Incl: D.Barenboim I • P.Badura-Skoda I • D.Ciani • C.Frank • M.Grinberg • Gulda II • E.Heidsieck • A.Kuerti • R.Riefling • T.Sonoda I • D.Zechlin
1964 - 1967 - Melodiya
This was available only in individual volumes, and spottily at that, until recently... Now the recordings have been re-released by Melodiya in a convenient box earlier this year (2013)!
Friedrich Gulda II
1967 - Amadeo / Decca
Friedrich Gulda's second set came at the very height of his technical facility and blew the (perceived) cobwebs off the 'heroic' Beethoven sonatas. It is a marvel of consistency and wondrous for the speed with which Gulda breezes through these works with a sense of joy and occasionally irreverence.
Although I have other favorites for about every individual sonata (save the Moonlight) this is my go-to and reference set (even as Backhaus II remains my favorite). More intense than Kempff, never lumbering like Kuerti, nor professorially sincere like Schiff, consistently more engaging in the late Sonatas than Ashkenazy, more flexible than Backhaus, not as patricianly flowing as Arrau, Gulda somehow manages to combine a highly personal reading with a compromising stance that appeals to the many rather than offending most. It could be argued that the "fresh" approach isn't necessary anymore and that Gulda has a tendency toward the superficial, but to my ears that does not detract from this astonishing achievement.
This cycle is part of what makes Brilliant's Complete Beethoven Edition so attractive and I've written a bit about it for WETA. [Links dead.]
1960 - 1969 (?) - Eterna / Berlin Classics
Daniel Barenboim I
1965 - 1969 - EMI
Daniel Barenboim is one of the few pianists who have recorded the complete cycle trice (Twice on CD, once on DVD). Quantity doesn't necessarily make up for quality, though, and I have yet to truly appreciate either of his two first surveys or even watch his third.
1960 - 1970 (?) - Valois
Robert Riefling, 1938 Queen Elizabeth Competition winner, studied with Kempff and Edwin Fischer, among others.
Not currently available and to my knowledge never issued on CD.
1967 - 1969 - RCA Victrola
Takahiro Sonoda I
1968 - 1969 - Denon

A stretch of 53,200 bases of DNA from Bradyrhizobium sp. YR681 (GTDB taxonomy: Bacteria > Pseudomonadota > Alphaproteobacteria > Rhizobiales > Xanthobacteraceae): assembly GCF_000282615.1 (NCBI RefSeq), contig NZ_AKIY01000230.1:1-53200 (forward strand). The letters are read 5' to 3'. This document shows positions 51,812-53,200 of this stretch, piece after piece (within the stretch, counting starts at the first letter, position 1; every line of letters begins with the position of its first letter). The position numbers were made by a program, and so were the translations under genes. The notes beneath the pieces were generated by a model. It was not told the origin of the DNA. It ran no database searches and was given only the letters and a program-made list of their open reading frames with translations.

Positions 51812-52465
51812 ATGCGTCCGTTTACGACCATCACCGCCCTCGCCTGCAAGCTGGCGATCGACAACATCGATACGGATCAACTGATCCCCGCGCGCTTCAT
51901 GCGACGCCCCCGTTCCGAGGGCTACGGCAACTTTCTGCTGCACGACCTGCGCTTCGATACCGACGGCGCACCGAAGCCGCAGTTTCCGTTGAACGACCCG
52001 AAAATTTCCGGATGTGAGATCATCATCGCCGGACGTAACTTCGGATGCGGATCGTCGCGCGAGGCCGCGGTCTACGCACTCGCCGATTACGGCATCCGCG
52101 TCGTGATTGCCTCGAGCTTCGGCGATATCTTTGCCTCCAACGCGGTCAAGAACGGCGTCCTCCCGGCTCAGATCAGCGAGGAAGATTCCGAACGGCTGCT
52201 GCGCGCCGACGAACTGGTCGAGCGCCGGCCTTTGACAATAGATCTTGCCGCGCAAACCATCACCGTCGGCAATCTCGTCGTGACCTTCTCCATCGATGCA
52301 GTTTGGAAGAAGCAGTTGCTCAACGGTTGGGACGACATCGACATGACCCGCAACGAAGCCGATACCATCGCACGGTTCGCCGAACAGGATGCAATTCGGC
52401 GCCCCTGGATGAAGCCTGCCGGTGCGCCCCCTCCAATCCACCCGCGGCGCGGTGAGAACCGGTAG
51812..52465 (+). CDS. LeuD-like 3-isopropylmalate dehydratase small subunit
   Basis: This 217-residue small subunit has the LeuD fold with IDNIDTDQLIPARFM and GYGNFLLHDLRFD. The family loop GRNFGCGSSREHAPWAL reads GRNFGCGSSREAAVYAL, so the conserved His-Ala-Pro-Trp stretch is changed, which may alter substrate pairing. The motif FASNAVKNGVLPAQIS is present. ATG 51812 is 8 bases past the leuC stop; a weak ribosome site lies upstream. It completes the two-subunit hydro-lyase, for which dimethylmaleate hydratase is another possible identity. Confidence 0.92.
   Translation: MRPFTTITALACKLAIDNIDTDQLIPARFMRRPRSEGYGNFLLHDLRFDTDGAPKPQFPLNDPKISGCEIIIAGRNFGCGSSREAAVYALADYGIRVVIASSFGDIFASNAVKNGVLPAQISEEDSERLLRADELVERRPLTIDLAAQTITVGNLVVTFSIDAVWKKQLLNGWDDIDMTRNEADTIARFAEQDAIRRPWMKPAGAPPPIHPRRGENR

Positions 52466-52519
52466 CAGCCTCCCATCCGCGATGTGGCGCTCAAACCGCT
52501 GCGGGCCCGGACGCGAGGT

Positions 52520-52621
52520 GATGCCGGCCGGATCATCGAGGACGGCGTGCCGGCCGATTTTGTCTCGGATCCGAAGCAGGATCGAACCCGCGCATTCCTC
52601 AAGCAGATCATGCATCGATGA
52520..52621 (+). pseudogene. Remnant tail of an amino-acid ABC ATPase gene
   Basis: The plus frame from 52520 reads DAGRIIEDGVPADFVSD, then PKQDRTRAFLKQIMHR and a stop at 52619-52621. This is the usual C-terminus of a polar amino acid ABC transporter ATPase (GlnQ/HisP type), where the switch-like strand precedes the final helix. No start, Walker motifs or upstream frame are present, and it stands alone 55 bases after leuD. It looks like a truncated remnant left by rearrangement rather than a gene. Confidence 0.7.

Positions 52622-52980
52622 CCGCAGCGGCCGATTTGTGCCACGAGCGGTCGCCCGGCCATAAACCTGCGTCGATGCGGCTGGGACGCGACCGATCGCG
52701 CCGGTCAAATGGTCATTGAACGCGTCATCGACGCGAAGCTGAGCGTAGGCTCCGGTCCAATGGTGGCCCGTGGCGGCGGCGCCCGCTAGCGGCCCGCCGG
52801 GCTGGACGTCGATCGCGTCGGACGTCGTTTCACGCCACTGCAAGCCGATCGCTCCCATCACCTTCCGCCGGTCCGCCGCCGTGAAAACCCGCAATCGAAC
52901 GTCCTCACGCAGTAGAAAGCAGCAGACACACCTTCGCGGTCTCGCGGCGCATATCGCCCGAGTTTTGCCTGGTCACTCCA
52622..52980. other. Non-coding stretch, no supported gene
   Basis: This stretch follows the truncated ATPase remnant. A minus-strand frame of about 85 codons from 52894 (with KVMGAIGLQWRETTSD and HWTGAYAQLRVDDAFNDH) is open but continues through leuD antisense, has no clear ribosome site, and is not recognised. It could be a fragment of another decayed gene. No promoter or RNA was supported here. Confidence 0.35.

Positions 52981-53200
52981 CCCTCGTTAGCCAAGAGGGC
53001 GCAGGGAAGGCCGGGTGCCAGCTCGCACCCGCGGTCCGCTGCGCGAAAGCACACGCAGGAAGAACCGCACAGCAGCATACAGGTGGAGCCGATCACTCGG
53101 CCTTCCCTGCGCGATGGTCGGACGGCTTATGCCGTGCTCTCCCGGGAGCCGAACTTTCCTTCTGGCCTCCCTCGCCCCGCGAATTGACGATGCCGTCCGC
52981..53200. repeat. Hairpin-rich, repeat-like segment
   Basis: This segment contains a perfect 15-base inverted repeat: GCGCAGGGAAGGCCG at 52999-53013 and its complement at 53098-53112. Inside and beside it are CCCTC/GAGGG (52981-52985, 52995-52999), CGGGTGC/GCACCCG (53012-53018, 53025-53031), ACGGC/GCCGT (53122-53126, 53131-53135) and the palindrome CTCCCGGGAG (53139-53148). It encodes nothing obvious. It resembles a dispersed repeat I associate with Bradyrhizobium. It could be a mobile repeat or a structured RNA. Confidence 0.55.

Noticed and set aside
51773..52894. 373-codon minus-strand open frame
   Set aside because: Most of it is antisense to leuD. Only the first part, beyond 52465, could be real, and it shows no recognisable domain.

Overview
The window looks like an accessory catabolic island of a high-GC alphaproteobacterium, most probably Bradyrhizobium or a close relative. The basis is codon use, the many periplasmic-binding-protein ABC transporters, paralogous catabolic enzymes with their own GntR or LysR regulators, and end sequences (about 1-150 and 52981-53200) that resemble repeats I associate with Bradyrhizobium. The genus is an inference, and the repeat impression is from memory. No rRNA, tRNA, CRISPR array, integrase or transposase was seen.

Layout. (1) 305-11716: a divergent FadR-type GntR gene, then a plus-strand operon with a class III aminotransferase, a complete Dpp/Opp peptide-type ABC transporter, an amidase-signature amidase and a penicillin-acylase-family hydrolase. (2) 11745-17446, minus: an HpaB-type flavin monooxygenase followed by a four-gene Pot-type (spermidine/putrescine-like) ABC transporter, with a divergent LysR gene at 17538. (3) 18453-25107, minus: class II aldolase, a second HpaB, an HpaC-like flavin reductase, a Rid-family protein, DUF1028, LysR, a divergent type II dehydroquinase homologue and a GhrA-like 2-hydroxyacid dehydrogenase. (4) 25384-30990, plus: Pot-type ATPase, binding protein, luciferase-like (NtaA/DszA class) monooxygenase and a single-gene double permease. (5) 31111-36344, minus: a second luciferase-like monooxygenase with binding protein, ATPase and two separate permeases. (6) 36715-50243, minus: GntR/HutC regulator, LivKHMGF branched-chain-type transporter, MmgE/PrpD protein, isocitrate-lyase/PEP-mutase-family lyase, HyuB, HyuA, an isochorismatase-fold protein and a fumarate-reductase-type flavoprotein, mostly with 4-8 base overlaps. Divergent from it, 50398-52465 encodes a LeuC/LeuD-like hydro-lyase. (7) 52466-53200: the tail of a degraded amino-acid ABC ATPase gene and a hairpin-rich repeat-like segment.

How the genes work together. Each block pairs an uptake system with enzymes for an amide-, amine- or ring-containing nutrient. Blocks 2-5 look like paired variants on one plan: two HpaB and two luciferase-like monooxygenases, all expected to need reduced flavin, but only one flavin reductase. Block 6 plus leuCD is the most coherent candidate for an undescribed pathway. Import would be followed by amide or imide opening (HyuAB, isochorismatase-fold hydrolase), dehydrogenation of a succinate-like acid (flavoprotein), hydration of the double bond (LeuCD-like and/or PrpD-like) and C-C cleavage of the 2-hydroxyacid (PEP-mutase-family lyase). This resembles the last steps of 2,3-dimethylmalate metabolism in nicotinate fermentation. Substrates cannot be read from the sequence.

Apparently one of the grand figures in Japanese music and someone of whom I hitherto, somehow, knew nothing. He is to have recorded the complete Beethoven sonatas three (!) times, as only Barenboim and Brendel have (so far). I cannot track down the third (there may be confusion on this point, as he also issued an edition of the Beethoven sonatas as scores), but this one on Denon can still be found.
Paul Badura-Skoda I
1969 - 1970 - Gramola
Paul Badura-Skoda's "Viennese" Beethoven survey on a Boesendorfer Grand. Overshadowed at the time by the more famous to have come just before him and those who would come just after him, but a connoisseur's Echt-Austrian cycle. The cycle had been released previously on Intercord on LP and I presume (unless I find out otherwise) it is identical to the one that appeared on the Musical Heritage Society's recordings for Beethoven's bicentenary in 1970. Gramola has internationally re-released the set in late last year (Nov. 2012), so it should have become more readily available.
196? - 1970 - Dynamic
Live, and notably so.
1967 - 1973 - EMI France
1974 - 1975 - Analekta
One of the first complete sets of the Sonatas I had, and ever declining in my estimation. Wherever Kuerti is very slow (which he is very often), the speed does not seem to be justified by an equivalent increase in musicality, lyricism, or other notable facet. And where Kuerti isn't very slow, he does not impress with the polished technique that many of the competitors display. Interesting, but hardly essential.
This listing of all Beethoven Sonata Cycles will continue as more sets reach completion or as I find more information about sets already completed.* There are certainly plenty sets under way that should or may reach completion soon: Among them Angela Hewitt (Hyperion), Igor Tchetuev (Caro Mitis), Jonathan Biss (Onyx), Paavali Jumppanen (Ondine), Yusuke Kikuchi (Triton) et al. I will also add a selection of historically important attempted cycles that were never finished but include >20 sonatas. That would add Rudolf Serkin (CBS, 10 sonatas missing), Bruce Hungerford (Vanguard / Piano Classics, also 10 sonatas missing), Emil Gilels (DG, opp.2/1, 14/1, 54, 78, 111), and Glenn Gould (CBS/Sony, opp.7, 22, 49, 53, 79, 81a, 90 missing, op.106 separate, opp.7 [partly], 49/1, 101 available on CBC recordings).
* If you count, as I did, Backhaus II and Arrau II as complete, despite one and two (respectively) missing sonatas. I do not count Walter Gieseking (tapes of 4, 5, 7, 20, 22 for a radio cycle are lost, a studio cycle for EMI was missing seven sonatas when he died), Wilhelm Kempff "0" (Polydor, opp.2/3, 22, 27/1, 28, 31/2, 101 missing).
The (Great) Incomplete Cycles
Part 1: 1935 - 1969
Part 3: 1977 - 1989
Part 4: 1990 - 1996
Part 5: 1996 - 1999
Part 6: 2000 - 2005
Part 7: 2006 - 2009
Ronald Brautigam Special
Part 8: 2010 - 2013
Part 9: 2014 - onward
If you have additional information about recording dates, availability, cover art -- or corrections and additions -- your input is much appreciated.
This survey is meant to list all complete sets of Beethoven's Piano Sonatas and their availability in different markets, not to review them.
Discographies on ionarts: Bach Organ Cycles | Beethoven Piano Sonata Cycles I, II, III, IV, V, VI, VII, VIII, IX | Bruckner Symphony Cycles | Dvořák Symphony Cycles | Shostakovich Symphony Cycles | Dvořák Symphony Cycles | Sibelius Symphony Cycles